Security forces patrol the streets during a demonstration in Ouagadougou, Burkina Faso, on January 22, 2022. Police recently held two journalists covering the military. (Photo by Olympia de Maismont/AFP)

Soldiers briefly hold 2 journalists reporting on run-up to Burkina Faso coup

New York, January 25, 2022 – Authorities in Burkina Faso should ensure that journalists can report freely, safely, and without fear of arrest, the Committee to Protect Journalists said Tuesday.

On Sunday, soldiers at the Sangoule Lamizana military camp in Ouagadougou, the capital, briefly held freelance reporter Henry Wilkins and Associated Press reporter Sam Mednick, according to both journalists, who spoke to CPJ via messaging app, and Wilkins’ comments on Twitter and to the BBC.

The journalists were photographing and filming the camp when some soldiers aimed their guns at them and others fired into the air. The soldiers confiscated their equipment, took them inside the base, and then released them and returned their equipment, according to Wilkins and Mednick, who said that the incident lasted about 30 minutes.

On Monday, members of the military announced on state broadcaster RTB that they had suspended the constitution, disbanded the government, and closed the country’s borders.

“People in Burkina Faso and around the world are only able to know what is happening in the country if journalists are permitted to do their jobs without fear of arrest or harassment,” said Angela Quintal, CPJ’s Africa program coordinator. “Attacks on the press are never justified, and authorities should maintain internet access and ensure reporters can work safely and distribute the news without fear.”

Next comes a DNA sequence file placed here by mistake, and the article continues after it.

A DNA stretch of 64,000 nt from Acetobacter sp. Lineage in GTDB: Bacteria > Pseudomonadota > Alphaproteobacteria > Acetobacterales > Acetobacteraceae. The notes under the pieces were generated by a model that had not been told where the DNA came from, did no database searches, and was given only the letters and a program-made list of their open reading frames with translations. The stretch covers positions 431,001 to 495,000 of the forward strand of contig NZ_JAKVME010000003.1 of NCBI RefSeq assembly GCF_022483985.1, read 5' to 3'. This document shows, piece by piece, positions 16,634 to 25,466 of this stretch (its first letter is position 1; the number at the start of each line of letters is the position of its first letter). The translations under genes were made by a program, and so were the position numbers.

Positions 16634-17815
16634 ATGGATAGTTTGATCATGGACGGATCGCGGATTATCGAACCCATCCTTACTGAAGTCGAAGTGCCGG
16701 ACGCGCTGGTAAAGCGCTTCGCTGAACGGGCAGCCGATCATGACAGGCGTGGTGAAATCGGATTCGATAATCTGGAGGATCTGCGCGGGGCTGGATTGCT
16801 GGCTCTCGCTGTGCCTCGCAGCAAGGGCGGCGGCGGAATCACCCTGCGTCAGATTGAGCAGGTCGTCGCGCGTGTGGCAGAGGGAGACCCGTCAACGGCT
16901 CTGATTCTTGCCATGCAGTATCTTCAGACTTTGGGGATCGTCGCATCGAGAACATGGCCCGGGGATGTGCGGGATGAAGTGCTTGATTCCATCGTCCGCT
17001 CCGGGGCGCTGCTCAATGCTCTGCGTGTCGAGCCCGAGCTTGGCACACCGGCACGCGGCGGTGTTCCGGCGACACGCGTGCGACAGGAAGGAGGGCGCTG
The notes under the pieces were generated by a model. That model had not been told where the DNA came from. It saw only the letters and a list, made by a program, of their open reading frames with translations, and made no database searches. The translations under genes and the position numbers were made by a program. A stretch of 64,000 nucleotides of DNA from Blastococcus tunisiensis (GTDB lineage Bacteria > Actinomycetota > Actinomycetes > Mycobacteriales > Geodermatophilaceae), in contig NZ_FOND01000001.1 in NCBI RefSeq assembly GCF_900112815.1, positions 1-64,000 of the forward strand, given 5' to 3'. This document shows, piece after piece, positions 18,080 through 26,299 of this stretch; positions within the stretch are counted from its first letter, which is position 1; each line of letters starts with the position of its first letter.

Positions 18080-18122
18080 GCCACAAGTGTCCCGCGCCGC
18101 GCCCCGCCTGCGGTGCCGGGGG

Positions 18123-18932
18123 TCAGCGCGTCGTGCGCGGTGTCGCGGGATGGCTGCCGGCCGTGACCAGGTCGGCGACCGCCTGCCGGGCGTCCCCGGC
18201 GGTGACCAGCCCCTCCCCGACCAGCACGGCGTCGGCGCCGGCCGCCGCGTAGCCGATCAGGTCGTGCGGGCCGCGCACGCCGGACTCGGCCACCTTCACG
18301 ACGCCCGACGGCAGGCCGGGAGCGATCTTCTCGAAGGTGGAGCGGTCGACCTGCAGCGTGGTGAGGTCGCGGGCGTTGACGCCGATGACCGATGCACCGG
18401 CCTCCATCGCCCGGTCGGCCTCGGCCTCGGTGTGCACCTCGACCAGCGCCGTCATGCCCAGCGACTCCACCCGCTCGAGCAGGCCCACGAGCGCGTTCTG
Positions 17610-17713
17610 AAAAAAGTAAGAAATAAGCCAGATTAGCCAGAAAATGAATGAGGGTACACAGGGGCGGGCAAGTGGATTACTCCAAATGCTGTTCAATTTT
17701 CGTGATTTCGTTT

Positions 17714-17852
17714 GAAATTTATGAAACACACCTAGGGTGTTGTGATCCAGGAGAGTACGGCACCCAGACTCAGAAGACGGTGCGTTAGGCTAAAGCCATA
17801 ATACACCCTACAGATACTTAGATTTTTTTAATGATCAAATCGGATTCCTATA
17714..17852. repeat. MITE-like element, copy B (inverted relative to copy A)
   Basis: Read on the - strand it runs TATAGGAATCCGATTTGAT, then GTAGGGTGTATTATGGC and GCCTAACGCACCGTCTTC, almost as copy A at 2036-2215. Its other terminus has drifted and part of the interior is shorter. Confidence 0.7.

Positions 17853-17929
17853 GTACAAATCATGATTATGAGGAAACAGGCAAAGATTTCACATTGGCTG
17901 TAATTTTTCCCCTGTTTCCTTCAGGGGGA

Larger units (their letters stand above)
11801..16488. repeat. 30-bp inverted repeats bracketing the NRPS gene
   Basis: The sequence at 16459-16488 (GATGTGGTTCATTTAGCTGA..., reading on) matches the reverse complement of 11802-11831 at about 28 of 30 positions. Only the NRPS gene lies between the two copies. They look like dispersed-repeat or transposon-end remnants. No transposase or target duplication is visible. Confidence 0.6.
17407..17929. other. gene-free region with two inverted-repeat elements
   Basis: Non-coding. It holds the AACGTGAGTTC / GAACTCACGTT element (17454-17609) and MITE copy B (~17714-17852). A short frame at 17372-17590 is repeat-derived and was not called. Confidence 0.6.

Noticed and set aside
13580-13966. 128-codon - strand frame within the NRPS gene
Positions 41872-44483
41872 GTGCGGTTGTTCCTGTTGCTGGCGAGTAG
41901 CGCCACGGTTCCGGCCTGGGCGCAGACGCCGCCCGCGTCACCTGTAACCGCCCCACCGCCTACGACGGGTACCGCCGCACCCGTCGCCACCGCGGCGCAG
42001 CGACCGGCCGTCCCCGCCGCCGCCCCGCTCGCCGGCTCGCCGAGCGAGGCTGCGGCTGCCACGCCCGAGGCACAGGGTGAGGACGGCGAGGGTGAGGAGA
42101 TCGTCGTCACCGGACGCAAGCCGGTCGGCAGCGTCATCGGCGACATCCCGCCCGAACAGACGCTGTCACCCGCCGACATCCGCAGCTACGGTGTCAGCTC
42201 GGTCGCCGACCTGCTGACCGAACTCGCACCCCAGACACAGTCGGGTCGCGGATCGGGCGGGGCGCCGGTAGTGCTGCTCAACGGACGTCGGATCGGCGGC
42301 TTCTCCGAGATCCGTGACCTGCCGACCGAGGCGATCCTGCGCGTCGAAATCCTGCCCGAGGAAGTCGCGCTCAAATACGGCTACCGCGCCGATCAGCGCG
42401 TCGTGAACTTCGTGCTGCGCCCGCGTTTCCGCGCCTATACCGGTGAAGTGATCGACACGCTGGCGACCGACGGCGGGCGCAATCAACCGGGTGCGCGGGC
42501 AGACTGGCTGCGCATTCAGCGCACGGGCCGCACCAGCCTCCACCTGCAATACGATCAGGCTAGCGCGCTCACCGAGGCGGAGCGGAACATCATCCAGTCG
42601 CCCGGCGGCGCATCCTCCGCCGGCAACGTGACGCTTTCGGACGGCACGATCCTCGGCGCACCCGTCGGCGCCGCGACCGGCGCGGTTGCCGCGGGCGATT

Separately, Ibrahim Compaoré, a reporter with the local La Chaîne au Coeur de l’Afrique (LCA) broadcaster, was struck in the arm by a teargas canister while filming protests on January 22, according to the journalist, who spoke to CPJ over the phone, a post on LCA’s Facebook page, and local media reports. Compaoré told CPJ that the canister broke his left arm and he had received medical attention.

The same day Wilkins and Mednick were held, local and international media and the digital rights group Access Now reported internet disruptions in the country, following similar disruptions in early January and in November 2021.

A journalist working in Ouagadougou, who asked to remain anonymous due to security concerns, told CPJ via messaging app Monday that angry mobs have harassed and chased journalists to prevent them from recording events on the street.

“As soon as you step out with a camera mobs will form,” the journalist said. “Local journalist[s] and foreign alike… People will start chasing you, with sticks. One guy was about [to] throw a rock at me today.”

CPJ was unable to immediately determine authorities to contact for comment on events surrounding the coup.

Reached via messaging app, Guy Hervé Yé, director of communication and public relations of the Burkina Faso gendarmerie, told CPJ he was not aware of the specific circumstances involving Compaoré’s case, but said that journalists filming demonstrations were at risk of teargas being deployed to disperse crowds.

He said journalists should remain farther back from protests to avoid being caught between security forces and demonstrators.

Previously, in April 2021, Spanish journalists David Beriain and Roberto Fraile were abducted in eastern Burkina Faso and killed. In late November 2021, security forces and protesters also attacked and harassed journalists working to cover demonstrations over insecurity and calling for a change in national leadership, according to a statement of condemnation by the Association of Journalists of Burkina Faso.

Journalists in Burkina Faso can consult CPJ’s safety tips on reporting amid civil disorder and internet disruptions.

[Editors’ note: This text has been corrected in its second paragraph to show that the miltiary camp is in, not outside of, the capital.]